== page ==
CATHOLICS is a Wingspan Production in association with Jerusalem Productions.
And this is from an article by Joanna Morehead:
A few years ago he was a roadie with a band, living what he admits was a rock’n’roll lifestyle. Today, 42-year-old Rob Hunt is training for the Catholic priesthood in a seminary in central London. It’s a very different way of life from what he’s been used to. […]
The rethink that followed brought Mr Hunt to Allen Hall in London’s Chelsea, one of the four remaining Catholic seminaries in Britain, where he is one of 51 men studying for the priesthood. His story features in Catholics, a new BBC series starting this week, which lifts the lid on how priests are trained. In the film, Mr Hunt’s room in the seminary is shown, its walls covered with pictures of St Thérèse of Lisieux and the Virgin Mary. “In the past, you would have found slightly different women on the wall,” he says.
The documentary paints a picture of a life that borders on monastic. But another of those featured in the film, 26-year-old Mark Walker, who’s in his fifth year at the seminary and who expects to be ordained in summer next year, says it’s not all it seems. “You’re living in a mostly male environment, but there’s plenty of freedom to come and go,” he says.
Mr Walker says that, though the celibacy he must embrace as a priest seems strange to many, it’s not too difficult to accept. “There’s a belief that a good sex life is essential, that it’s what you need to make you happy,” he says. “But it’s not that your sexuality is turned off once you’re ordained, but you learn to fold it into the rest of your life.”
Mr Walker says he “always had a nagging thought” that the priesthood would be the right path for him. He was raised a Catholic, and it was on the day of his first communion, at the age of seven, that a priest suggested that he might have a vocation. “It planted an idea in my mind that never quite went away,” he says.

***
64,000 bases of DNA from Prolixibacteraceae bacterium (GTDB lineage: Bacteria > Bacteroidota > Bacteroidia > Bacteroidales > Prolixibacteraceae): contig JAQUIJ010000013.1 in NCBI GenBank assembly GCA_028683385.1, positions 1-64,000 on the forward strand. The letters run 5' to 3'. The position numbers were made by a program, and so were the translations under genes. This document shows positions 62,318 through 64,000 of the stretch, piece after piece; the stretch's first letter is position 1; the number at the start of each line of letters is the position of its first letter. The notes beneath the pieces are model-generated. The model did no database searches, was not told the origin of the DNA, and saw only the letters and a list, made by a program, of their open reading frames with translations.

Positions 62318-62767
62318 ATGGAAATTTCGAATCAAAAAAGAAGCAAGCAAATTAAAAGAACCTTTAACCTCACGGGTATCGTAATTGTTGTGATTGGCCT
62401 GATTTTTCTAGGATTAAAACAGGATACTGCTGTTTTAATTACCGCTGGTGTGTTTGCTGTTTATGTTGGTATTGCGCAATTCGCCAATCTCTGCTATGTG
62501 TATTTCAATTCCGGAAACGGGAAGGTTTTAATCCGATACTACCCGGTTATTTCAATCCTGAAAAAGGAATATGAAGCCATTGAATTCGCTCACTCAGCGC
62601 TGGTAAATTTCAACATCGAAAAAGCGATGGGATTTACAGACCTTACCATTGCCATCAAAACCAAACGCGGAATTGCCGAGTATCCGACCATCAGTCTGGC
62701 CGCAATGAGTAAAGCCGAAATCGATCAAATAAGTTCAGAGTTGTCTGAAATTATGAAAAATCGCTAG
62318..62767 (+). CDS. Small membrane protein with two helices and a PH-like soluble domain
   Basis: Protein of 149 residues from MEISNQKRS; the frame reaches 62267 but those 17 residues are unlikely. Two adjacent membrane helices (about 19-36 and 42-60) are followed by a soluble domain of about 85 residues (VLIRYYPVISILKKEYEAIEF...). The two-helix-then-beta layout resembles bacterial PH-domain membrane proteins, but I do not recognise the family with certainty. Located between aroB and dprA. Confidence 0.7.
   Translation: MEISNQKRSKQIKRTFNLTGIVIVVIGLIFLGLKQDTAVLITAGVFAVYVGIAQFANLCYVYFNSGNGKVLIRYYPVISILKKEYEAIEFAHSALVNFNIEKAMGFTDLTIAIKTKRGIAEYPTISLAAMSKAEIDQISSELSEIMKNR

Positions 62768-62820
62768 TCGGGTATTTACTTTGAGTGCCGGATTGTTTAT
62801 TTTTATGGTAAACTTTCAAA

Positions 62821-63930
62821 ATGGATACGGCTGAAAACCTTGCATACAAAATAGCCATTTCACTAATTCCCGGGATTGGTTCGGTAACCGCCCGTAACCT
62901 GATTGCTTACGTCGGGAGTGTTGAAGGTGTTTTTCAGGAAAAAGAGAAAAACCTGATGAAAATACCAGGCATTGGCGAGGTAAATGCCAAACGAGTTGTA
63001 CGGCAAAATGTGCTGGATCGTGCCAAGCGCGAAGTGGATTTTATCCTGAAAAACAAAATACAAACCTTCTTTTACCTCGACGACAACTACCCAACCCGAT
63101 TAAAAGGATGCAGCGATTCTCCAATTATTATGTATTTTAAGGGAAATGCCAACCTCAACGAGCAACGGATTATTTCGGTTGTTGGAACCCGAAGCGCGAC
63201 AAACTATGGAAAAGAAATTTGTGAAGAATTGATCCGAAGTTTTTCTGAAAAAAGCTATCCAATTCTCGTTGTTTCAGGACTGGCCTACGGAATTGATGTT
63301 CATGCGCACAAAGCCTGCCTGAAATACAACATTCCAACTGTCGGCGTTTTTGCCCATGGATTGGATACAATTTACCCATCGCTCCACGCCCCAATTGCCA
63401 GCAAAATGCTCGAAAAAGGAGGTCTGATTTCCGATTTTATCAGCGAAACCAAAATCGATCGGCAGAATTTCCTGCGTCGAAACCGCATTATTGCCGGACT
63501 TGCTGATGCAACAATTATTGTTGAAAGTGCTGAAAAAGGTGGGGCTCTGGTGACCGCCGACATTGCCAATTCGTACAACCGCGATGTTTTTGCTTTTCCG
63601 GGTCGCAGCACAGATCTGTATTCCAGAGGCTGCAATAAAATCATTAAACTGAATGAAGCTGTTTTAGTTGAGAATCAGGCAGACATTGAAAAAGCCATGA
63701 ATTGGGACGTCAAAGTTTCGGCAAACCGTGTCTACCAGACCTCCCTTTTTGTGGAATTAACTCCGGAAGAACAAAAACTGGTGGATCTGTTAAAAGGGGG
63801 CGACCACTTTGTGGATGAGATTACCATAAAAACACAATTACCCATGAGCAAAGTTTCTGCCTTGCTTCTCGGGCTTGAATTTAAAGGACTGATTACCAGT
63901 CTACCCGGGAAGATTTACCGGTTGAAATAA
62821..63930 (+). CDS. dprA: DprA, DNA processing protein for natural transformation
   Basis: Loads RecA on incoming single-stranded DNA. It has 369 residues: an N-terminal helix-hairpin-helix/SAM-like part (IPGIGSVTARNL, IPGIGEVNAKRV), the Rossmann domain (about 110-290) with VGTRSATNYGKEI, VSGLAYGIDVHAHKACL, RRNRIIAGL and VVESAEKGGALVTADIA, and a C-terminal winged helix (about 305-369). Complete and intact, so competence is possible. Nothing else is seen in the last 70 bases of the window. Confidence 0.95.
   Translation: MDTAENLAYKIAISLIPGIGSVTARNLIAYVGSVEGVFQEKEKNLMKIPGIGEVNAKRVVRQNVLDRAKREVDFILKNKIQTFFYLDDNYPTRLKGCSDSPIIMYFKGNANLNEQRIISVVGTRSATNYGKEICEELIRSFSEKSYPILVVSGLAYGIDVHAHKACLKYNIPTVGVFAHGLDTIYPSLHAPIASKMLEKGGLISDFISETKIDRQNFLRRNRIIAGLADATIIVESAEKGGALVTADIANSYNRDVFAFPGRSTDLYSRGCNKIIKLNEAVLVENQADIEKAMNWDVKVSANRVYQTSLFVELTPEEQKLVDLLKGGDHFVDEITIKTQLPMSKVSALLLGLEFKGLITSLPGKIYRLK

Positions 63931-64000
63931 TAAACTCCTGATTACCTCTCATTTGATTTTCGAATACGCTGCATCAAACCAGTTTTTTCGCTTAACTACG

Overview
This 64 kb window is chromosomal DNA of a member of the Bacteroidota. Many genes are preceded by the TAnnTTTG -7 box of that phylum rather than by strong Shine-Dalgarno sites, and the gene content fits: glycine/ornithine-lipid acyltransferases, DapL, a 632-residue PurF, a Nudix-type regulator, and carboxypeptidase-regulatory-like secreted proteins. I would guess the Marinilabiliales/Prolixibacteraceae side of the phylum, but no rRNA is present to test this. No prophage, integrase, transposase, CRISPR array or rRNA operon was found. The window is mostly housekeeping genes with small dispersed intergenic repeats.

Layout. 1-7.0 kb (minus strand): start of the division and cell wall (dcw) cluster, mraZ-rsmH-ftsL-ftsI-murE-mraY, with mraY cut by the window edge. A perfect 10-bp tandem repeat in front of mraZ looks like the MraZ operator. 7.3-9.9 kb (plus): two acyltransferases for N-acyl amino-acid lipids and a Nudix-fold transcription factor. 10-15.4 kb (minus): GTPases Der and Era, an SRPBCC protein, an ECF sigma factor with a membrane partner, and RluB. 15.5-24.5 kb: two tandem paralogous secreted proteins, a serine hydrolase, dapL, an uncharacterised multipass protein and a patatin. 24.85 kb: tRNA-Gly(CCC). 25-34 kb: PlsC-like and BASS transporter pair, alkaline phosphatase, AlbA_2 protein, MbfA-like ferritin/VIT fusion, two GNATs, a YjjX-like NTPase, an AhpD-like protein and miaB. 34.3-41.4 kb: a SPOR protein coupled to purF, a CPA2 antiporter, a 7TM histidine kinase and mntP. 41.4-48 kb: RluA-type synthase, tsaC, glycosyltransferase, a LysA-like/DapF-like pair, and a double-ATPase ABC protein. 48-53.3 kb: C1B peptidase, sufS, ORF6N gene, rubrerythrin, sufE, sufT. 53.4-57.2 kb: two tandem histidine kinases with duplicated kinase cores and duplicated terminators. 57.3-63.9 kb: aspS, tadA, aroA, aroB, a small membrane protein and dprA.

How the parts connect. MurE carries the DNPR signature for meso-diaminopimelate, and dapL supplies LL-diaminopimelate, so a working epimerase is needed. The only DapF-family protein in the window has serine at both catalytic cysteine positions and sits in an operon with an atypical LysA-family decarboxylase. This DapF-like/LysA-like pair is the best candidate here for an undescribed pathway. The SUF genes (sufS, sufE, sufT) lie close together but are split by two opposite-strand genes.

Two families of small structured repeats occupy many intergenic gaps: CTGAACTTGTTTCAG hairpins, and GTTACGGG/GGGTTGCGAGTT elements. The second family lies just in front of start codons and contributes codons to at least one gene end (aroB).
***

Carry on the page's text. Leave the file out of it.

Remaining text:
Father Christopher Jamison, director of the Catholic Church’s National Office for Vocation in London, says that although the number of men enrolling in seminaries hit an all-time low at the start of the 21st century, it is now significantly on the rise.
“In 2001, the number of men joining seminaries in England and Wales was 26, the lowest in living memory,” he says. “But from 2006 onwards the figure started to go up, and in 2010 there were 56 new recruits.”
The rise in seminarian numbers has been due in part to the setting up of “discernment groups” for Catholic men and women, Fr Jamison says. “It’s not about straightforward recruitment into the religious life. It’s about helping both men and women work out what’s right for them in their lives.”
In the wake of the child abuse scandals that have rocked the Catholic church, the application process for would-be seminarians is, Fr Jamison says, extremely rigorous. “We have an in-depth psychological analysis including an explicit analysis of their sexuality. Candidates are asked to describe their sexual history; they are given tests by a psychologist and interviewed by a psychiatrist.”
Let me know what you think, and what impressions it makes, in the comments below.